Sites Unseen: Architecture, Race, and American Literature

Sites Unseen: Architecture, Race, and American Literature

Sites Unseen: Architecture, Race, and American Literature

Sites Unseen: Architecture, Race, and American Literature

Excerpt

Architecture is fictional at a fundamental level. Yet its fictions
are not just make-believe worlds, but rather the making of
worlds, constitutive of our social being.

—K. Michael Hays, Catherine Ingraham, and
Alicia Kennedy, “On the House” (1994)

The idea for this book emerged from a deceptively simple question: Why are there so many porches in the conjure tales of Charles Chesnutt? Although Chesnutt’s conjure stories center on often-fantastic transformations within a reimagined slave South, the contemporary frame settings of his late nineteenth-century tales can seem repetitious at best, almost always placing the same characters on the same porch of the same post-Reconstruction North Carolina mansion. Was this repetition a sign of a lack of narrative imagination? Or was Chesnutt’s insistent return to the plantation porch instead a canny exploration of a powerfully resonant physical site and social space? And what did it mean in particular for an African American author writing at the so-called nadir of American race relations—and the peak of the Colonial Revival—to probe the socio-spatial legacy of the architecture of slavery? Why those porches, in this way, at that moment?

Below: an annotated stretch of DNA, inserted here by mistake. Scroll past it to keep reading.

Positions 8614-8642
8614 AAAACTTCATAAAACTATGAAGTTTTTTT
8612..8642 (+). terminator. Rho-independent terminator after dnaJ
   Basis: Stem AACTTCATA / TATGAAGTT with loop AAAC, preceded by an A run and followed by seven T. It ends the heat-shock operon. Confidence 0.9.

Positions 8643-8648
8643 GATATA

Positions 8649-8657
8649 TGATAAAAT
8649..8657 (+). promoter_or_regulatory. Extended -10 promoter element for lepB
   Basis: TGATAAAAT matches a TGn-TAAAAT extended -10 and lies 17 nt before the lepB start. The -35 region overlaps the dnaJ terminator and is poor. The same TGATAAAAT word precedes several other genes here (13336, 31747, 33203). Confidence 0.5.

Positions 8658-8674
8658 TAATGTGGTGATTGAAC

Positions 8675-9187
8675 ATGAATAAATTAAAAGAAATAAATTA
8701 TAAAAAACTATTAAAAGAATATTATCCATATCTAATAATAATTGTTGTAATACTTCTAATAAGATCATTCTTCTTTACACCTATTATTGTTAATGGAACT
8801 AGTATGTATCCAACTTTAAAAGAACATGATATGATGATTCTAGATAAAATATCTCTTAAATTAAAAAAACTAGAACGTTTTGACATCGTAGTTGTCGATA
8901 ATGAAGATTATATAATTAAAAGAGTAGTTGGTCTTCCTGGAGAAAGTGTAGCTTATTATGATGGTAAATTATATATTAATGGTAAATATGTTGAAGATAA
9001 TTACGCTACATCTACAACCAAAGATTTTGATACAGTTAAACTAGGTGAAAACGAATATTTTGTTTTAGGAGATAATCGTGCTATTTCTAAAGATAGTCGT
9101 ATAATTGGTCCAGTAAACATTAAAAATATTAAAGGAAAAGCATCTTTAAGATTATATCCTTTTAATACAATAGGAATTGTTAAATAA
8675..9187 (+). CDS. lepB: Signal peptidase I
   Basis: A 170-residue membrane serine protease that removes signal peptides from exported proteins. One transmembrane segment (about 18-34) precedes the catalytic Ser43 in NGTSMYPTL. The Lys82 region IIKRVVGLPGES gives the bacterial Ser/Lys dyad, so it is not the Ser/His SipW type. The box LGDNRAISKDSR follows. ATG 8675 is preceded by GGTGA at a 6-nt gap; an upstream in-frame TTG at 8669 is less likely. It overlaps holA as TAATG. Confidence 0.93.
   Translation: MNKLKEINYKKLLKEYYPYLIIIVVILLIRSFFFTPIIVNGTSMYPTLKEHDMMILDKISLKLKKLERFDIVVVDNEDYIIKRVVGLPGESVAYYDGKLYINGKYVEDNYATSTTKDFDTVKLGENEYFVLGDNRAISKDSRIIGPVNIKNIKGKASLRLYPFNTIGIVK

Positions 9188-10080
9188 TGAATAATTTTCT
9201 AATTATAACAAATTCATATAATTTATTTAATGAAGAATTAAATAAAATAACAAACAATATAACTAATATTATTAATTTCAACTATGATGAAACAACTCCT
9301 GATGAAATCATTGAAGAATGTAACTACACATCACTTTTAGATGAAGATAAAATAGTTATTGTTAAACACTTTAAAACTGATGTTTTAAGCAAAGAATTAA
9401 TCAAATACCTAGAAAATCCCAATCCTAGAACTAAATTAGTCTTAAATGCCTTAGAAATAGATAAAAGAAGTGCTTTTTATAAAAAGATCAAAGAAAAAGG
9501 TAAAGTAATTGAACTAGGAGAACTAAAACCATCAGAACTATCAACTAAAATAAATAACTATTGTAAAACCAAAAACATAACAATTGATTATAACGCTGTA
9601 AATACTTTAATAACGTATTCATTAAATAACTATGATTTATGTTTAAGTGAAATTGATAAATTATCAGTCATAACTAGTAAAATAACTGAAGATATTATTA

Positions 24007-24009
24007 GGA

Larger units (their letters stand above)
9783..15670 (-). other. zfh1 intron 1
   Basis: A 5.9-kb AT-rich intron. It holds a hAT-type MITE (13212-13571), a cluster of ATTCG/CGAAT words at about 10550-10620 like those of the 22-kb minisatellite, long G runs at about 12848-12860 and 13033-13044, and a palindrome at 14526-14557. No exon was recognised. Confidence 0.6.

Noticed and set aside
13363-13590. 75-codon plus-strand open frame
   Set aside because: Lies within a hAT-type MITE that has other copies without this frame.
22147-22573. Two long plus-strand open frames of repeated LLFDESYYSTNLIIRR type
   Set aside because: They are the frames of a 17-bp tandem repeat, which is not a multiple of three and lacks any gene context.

My pursuit of answers to these questions took me deep into Chesnutt’s work and the state of late nineteenth-century American architecture before eventually leading to the chapters that make up Sites Unseen, a study of race, American literature, and the built environment. I soon found there were many sites like Chesnutt’s porch in American writing: architectural representations, including but not limited to the built environment of slavery, that engage America’s racial and spatial history in compelling ways, sites that had nonetheless largely been overlooked or ignored by scholars otherwise . . .

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